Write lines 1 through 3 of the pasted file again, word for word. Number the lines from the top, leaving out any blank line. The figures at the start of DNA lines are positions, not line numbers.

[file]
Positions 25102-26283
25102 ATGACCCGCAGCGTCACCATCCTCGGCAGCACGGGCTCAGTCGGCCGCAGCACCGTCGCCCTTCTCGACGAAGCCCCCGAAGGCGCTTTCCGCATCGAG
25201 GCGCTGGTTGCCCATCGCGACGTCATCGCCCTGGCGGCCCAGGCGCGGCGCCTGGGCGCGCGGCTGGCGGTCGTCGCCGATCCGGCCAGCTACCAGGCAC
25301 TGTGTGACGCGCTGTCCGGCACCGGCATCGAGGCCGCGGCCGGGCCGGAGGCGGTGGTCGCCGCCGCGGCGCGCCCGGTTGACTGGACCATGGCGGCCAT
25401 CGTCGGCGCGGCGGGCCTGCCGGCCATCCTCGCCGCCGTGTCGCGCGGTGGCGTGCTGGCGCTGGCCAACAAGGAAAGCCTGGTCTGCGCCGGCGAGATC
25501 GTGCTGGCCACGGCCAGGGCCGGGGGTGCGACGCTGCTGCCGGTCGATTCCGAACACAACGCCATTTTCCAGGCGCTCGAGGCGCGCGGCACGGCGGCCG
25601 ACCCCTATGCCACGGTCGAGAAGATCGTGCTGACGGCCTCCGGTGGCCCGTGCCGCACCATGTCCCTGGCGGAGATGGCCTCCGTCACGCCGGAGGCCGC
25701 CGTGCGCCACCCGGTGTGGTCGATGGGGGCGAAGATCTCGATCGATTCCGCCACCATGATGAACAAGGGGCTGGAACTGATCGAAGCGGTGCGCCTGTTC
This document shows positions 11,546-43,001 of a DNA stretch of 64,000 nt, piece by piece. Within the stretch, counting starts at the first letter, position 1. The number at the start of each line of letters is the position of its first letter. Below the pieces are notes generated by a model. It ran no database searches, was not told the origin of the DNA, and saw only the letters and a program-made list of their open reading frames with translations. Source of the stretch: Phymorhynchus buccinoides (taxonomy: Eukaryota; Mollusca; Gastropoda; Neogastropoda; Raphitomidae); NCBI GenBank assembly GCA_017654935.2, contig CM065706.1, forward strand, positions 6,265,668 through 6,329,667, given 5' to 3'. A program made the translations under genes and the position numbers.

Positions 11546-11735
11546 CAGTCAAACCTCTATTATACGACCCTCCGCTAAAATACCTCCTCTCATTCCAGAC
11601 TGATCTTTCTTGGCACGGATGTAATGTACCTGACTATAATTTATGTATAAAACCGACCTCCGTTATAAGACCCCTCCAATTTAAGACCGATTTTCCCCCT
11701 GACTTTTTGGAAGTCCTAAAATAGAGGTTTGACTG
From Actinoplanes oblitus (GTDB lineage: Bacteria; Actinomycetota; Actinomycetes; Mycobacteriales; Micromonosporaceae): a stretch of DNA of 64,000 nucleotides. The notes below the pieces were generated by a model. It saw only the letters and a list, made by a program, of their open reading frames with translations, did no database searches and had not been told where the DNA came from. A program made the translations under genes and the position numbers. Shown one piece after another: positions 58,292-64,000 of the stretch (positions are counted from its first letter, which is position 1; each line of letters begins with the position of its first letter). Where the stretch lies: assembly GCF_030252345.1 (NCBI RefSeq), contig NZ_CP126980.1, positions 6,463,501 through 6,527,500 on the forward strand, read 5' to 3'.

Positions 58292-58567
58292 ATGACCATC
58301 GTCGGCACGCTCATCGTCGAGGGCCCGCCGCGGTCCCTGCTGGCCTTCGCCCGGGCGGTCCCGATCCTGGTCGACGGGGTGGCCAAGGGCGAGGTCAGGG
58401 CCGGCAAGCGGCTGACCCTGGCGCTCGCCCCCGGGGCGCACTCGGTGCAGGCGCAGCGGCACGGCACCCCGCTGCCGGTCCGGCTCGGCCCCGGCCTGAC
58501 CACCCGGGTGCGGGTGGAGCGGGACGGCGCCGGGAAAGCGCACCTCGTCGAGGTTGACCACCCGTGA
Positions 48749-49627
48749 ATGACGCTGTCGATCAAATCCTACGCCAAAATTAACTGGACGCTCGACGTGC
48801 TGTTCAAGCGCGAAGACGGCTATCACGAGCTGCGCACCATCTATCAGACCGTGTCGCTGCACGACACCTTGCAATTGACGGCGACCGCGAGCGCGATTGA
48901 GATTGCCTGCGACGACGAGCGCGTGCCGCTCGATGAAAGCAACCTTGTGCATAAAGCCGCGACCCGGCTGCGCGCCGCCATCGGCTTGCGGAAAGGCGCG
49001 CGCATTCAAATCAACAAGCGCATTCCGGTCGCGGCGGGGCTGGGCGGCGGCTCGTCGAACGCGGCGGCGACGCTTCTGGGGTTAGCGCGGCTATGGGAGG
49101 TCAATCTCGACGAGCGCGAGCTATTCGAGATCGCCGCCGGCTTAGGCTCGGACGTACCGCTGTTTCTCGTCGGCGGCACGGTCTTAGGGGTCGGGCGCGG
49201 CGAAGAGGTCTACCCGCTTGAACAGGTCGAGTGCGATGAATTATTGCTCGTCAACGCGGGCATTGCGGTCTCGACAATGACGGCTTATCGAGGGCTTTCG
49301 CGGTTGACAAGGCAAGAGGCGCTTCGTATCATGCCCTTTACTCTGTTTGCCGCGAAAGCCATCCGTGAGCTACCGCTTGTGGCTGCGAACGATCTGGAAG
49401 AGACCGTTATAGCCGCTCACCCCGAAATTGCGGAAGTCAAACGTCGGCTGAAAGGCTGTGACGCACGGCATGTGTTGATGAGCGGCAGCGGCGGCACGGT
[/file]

Positions 25102-26283
25102 ATGACCCGCAGCGTCACCATCCTCGGCAGCACGGGCTCAGTCGGCCGCAGCACCGTCGCCCTTCTCGACGAAGCCCCCGAAGGCGCTTTCCGCATCGAG
25201 GCGCTGGTTGCCCATCGCGACGTCATCGCCCTGGCGGCCCAGGCGCGGCGCCTGGGCGCGCGGCTGGCGGTCGTCGCCGATCCGGCCAGCTACCAGGCAC